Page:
What are the best building blocks for a successful Drupal website?
Drupal is a content management system with approximately 15 years of history. It started as blogging software in an era when free Open Source software (FOSS) for content management was taking off.
At its core, Drupal manages three things: content, display and user access. Those are the tips of three icebergs. Each Drupal developer has a different philosophy for how they build sites. This is my Drupal design philosophy.
When I hear “CMS” I think: “content management SYSTEM.” Drupal makes a powerful system available to users and stakeholders. I always look for ways to leverage that power to provide a feature rich website. A static website is easy to accomplish with Dreamweaver or something similar. If you have a Drupal website, use its power.
The cornerstone of Drupal content is the node system. By default, nodes are isolated pieces of content with a title, a body and meta data (publication time, node id, url, permissions, etc.). I like to add more to the content to make it more useable from an architectural standpoint.
Content types make for a large amount of “database bloat”. At the foundational level, MySQL will load in a database’s tables as part of its execution process. Many installations of MySQL will be limited to loading and using 500 tables at a time. If a Drupal site is overly complex, it will have hundreds of tables. Such inefficiencies can be easily addressed through thoughtful architecture.
I see Drupal deployments where there are many content types to satisfy many units or verticals within the organization. I don’t agree with that approach. A different content type can be assigned different role permissions, but I will defer to using other approaches to segment user rights. This is where taxonomy can take on a more substantial role. I will associate the user role to content editing via the module “Taxonomy Permissions” to rule in or rule out users from gaining administrative roles. Likewise, content viewing can be controlled through the same tool.
While I prefer to re-use fields in multiple content types, I will sometimes make a single field with one use. When a content type is deleted, that can change the data model and the number of tables used. Again: careful planning allows for the leanest possible database beneath the Drupal architecture.
The ideal way to make changes to your website is through PHP code changes. While efficient, it involves much more careful development. More than that, it makes it harder to administer the business rules that may be needed.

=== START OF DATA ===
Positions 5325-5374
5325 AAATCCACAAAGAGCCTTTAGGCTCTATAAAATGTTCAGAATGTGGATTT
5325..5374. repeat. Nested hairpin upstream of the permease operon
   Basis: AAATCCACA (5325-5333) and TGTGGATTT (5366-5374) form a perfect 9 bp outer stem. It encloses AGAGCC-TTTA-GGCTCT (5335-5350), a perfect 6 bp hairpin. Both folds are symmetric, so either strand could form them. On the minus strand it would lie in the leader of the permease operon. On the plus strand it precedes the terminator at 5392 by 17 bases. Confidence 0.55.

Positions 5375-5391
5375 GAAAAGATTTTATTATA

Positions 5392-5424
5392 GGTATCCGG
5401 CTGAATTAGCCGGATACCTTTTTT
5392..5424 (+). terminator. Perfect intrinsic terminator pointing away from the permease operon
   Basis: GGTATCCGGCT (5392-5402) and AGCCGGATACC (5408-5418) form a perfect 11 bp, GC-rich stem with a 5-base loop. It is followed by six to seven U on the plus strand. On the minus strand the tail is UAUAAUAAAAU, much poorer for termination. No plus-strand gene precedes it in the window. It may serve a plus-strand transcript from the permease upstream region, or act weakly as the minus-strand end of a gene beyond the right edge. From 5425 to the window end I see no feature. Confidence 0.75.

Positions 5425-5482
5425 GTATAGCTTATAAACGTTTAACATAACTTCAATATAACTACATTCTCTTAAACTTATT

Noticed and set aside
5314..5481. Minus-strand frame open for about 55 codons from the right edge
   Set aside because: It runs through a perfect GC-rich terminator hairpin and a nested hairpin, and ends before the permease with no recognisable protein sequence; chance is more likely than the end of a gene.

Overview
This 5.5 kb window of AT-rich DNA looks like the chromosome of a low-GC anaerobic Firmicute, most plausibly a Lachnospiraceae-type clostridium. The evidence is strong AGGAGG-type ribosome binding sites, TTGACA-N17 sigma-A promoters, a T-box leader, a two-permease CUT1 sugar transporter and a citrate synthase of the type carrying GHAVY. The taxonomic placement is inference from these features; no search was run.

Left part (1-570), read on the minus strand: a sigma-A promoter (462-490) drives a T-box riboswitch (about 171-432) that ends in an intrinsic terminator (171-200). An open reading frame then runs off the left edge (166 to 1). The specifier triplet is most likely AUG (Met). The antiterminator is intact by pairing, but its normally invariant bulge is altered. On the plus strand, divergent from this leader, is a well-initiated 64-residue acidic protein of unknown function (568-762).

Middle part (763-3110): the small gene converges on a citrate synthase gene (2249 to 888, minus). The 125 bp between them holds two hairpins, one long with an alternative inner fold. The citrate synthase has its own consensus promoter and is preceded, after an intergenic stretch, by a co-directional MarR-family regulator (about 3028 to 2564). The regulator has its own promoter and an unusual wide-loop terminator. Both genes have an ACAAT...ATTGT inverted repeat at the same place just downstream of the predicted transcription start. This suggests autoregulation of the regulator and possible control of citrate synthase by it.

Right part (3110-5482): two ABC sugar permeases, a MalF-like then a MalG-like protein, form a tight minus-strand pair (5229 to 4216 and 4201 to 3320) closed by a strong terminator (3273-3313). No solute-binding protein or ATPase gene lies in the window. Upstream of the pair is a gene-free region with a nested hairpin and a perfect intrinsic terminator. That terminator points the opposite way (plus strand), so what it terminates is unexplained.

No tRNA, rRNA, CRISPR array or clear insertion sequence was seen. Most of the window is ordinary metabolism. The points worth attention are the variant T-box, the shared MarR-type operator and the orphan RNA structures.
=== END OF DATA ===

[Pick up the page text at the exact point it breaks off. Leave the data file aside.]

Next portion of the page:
This is a short list of possibilities through panels:
- Different content for anonymous users, logged in users and administrators
- Adding editing capacity inline in the page
- Link to views and other built-in functionality
- Make landing pages that stand apart from content
The killer app of Drupal is the Views functionality. It draw in the data from different parts of the website and presents it in a number of different formats. The flexibility and power of the Views system cannot be overstated. Where possible, I press to build in relevant Views to provide function for a website. If you have a data-driven website, you should put Drupal and Views into play.
Context can be very handy for controlling the architecture of the layout: blocks, menus, etc. While Panels affects what is in the specific content, Context affects what sits out and around the content.
Meta data is the best means to take long form data and make it brief but relevant. I use taxonomy extensively to organize content, navigation and business rules, and to organize large regions in manageable chunks. The orderliness of taxonomy benefits SEO and users alike.
Interactivity is vital for a website. The best way to get interaction is by soliciting feedback from users through web forms. I generally develop two types of forms in Drupal: the Web forms module that builds feedback forms and polls; and limited access to the node creation system. Through rights management and workflow controls, users can get the rights to contribute to a website.
Most of the hackable exploits that happen to current websites come via exploits in the Web Services (aka XML-RPC) functionality. If a site will not need XML-RPC, I will often remove that capacity altogether. Security is your castle wall. There has to be a strong business case for installing a screen door into that wall. It’s rarely the case, so I rarely open up a client for that level of exploit.
The most important emotional element of your web project is its look and feel. If you don’t like the user interface, you may not like the content. For that reason, theme choices are pivotal in the success of a website.
While I consider myself to be a strong developer and knowledgeable about architecture and best practices for engagement, I don’t have the creative spark needed for making scratch built designs. There is a silver lining to that: a scratch built design is time intensive and often expensive.
I commonly seek out good pre-existing themes. I will either find and deploy a good premium theme; or I will use a CSS Framework. The frameworks of choice (and in this order), that I like to deploy are Bootstrap, Foundation and Omega. They have similar qualities and can work well in responsive (aka mobile) experiences.
Interested in Drupal for your website? Contact us today.